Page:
This is going to be a long post so heads up! My best friend is pursuing astrophysics so I'll give you the advice he has given me for this post.
First of all, at Unimelb under the bachelor of science, both the mathematical physics and the physics major can lead to further studies in astrophysics. However, I would strongly advise doing the physics major as there are some subjects you can take where you can do "astrophysics research". I'll list some subjects at unimelb where you can study astro-related content:
- From the solar system to the cosmos (PHYC10008) [1st Year]
- Special Relativity and Electromagnetism (PHYC200015) [2nd Year]. Note the person currently teaching this subject is an astrophysicist so he uses a lot of astrophysics examples to explain the content
- Lab and Comp 3 (PHYC30021). You can ask to do an astrophysics research project for the whole semester
- Astrophysics (PHYC30019). Self-explanatory; completely astro.
- Science Research Project/Science Internship (SCIE30001/SCIE30002): The opportunity to work in the astrophysics department and can be counted as two subjects.
-EDIT: Whoops forgot to include Archeoastronomy (PHYC20017) and Indigenous Astronomy (PHYC10010)!
In a Unimelb physics major, compulsory subjects to graduate are Lab and Comp 3 and Quantum Physics whereas mathematical physics requires Quantum Physics and Complex Analysis. Both majors are fine, but for astrophysics, a physics major is desirable as applying for postgrad studies, you would qualify for both theoretical and experimental physics. (It's hard to build up your experimental skills for astro if you do a mathematical physics major)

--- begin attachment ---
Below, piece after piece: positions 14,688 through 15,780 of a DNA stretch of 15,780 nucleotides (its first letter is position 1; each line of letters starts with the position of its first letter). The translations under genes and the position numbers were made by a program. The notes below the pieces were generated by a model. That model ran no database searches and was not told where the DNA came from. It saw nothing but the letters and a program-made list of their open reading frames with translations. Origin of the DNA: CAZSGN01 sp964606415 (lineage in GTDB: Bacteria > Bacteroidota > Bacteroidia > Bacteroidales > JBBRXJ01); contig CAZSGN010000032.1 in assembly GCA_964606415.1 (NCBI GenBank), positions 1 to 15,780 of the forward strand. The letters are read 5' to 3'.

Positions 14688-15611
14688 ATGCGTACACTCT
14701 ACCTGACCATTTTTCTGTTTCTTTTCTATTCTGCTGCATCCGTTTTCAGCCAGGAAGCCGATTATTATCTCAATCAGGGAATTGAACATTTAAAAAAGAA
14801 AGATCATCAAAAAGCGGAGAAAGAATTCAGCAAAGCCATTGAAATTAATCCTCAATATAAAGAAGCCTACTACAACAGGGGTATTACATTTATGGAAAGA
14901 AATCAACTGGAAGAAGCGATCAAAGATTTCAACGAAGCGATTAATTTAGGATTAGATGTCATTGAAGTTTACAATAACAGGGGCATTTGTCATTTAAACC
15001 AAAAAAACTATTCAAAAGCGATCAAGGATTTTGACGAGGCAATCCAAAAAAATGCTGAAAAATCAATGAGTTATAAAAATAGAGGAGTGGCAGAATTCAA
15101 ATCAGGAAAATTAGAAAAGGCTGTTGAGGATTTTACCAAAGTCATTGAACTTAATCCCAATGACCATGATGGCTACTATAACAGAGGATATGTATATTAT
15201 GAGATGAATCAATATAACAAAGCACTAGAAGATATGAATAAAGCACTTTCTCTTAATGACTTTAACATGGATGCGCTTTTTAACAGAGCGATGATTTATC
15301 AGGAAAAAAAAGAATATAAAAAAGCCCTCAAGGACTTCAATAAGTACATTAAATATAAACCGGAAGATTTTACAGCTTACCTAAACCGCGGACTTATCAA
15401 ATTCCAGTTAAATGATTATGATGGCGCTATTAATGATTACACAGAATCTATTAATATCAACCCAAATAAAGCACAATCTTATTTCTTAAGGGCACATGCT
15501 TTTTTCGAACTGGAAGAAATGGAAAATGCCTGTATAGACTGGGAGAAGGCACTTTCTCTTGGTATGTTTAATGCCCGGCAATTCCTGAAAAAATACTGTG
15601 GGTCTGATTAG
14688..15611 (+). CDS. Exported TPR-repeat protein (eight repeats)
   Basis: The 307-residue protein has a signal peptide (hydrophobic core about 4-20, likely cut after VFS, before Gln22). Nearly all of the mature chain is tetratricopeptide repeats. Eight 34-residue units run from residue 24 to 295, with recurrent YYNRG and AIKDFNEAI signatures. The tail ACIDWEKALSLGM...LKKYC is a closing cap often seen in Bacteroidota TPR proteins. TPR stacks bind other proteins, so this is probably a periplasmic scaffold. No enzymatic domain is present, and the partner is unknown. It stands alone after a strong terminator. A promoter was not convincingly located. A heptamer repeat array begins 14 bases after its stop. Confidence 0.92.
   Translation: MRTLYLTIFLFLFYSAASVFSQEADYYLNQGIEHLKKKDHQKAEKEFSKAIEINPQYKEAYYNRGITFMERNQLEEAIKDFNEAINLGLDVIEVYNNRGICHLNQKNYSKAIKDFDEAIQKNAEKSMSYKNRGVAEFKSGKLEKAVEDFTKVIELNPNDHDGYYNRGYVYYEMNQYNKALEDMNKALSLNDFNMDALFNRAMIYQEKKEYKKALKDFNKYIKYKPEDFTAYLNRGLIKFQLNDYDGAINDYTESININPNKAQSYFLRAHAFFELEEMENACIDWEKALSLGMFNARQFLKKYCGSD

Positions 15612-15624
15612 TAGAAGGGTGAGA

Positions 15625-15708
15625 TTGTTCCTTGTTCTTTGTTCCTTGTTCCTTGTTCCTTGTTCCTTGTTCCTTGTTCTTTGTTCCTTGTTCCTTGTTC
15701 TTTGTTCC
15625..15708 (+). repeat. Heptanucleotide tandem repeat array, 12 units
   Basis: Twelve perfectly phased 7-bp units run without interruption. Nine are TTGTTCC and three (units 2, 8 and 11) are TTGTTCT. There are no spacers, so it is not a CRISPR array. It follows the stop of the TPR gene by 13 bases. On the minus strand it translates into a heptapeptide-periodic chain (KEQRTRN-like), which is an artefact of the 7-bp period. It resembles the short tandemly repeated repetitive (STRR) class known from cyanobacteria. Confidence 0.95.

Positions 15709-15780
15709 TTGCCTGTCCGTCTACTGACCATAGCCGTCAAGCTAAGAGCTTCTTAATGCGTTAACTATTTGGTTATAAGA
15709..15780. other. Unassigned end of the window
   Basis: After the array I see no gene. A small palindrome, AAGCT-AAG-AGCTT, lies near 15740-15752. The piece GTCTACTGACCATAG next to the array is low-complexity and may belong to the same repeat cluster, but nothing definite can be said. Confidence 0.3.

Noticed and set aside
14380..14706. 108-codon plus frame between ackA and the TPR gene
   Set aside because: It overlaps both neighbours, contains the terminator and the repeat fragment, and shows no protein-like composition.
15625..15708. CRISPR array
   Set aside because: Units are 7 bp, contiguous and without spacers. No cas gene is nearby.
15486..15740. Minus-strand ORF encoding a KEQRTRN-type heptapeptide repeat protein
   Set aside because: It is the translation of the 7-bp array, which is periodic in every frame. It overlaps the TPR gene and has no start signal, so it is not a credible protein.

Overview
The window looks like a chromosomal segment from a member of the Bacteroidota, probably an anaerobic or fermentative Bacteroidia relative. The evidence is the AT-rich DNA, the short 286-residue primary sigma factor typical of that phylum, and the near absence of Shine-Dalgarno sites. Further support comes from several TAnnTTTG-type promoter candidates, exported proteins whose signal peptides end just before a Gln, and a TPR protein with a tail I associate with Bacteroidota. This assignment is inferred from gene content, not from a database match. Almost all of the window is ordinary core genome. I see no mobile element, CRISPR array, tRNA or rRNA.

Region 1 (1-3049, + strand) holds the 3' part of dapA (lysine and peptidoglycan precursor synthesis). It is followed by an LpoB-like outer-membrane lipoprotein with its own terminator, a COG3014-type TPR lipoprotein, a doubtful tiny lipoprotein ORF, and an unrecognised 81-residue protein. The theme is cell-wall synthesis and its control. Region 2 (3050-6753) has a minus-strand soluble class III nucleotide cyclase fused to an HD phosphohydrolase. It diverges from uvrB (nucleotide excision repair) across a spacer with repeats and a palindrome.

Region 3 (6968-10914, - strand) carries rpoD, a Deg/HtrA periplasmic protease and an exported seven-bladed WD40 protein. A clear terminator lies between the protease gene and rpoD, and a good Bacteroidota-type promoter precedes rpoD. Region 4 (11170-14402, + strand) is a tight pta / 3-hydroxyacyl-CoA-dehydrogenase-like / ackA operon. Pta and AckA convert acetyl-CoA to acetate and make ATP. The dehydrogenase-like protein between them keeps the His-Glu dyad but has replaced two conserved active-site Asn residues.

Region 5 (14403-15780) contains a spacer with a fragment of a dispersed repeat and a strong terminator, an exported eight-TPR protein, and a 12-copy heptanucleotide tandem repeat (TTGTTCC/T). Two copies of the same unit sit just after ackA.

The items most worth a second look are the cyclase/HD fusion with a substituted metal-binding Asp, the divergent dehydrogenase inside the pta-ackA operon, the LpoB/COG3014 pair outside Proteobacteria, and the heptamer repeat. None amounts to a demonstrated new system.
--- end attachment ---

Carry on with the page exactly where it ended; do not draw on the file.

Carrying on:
To be very honest here, if you plan to go down the astrophysicist pathway, I would strongly recommend going to ANU to do honours in physics, specialising in astrophysics as that is the uni that gets the biggest pool of data for the astro department. I wouldn't say a bachelor's degree there is worth it, but their honours in astro definitely is. Monash also has an astrophysics major, however, I have heard from friends that have transferred that it's not the best... (would stay clear). I also decided not to go to Monash for physics as their physics department is not very strong in terms of research.
If you are looking to stay in Victoria, I would recommend Unimelb with a physics major such that you can use your other electives to gain an astrophysics internship and research experience. I'm also in a similar position where I solely want to do Experimental particle physics and nothing more haha. No matter which uni you go to, there is going to be a lot of maths you can't escape and general physics knowledge you will need to know before pursuing the higher-end physics areas (like astro). A uni that has a strong research group is usually where you want to go anywhere physics related! I've also heard the University of Sydney is pretty good in the astro area if you are thinking of moving interstate.
I personally would say doing a general major in physics would be more desirable than doing a major in astrophysics just in case you change your mind later down the track. A physics major will look better if you are looking to apply for an honours/masters as you probably would have taken more general "core" physics subjects like quantum physics, electrodynamics, statistical physics and experimental work. However if you did do an astrophysics major, so long as you take the core physics subjects you should be fine.
TLDR; A bachelor degree anyway should be alright, just so long as you have taken the general core physics subjects. Taking an honours/masters would definitely be needed if you plan to go down the astrophysicist pathway. In this case, honours at ANU for astrophysics (1st preference by far) or if you want to stay in Victoria, a masters at Unimelb should set you up for a research pathway.
EDIT: Should also mention that Swinburne has a massive astrophysics/astronomy department which is something to consider if you don't want to relocate. Would still put ANU above that in terms of quality though.
If you have any questions about physics, feel free to reply to the thread!
Hope that helps!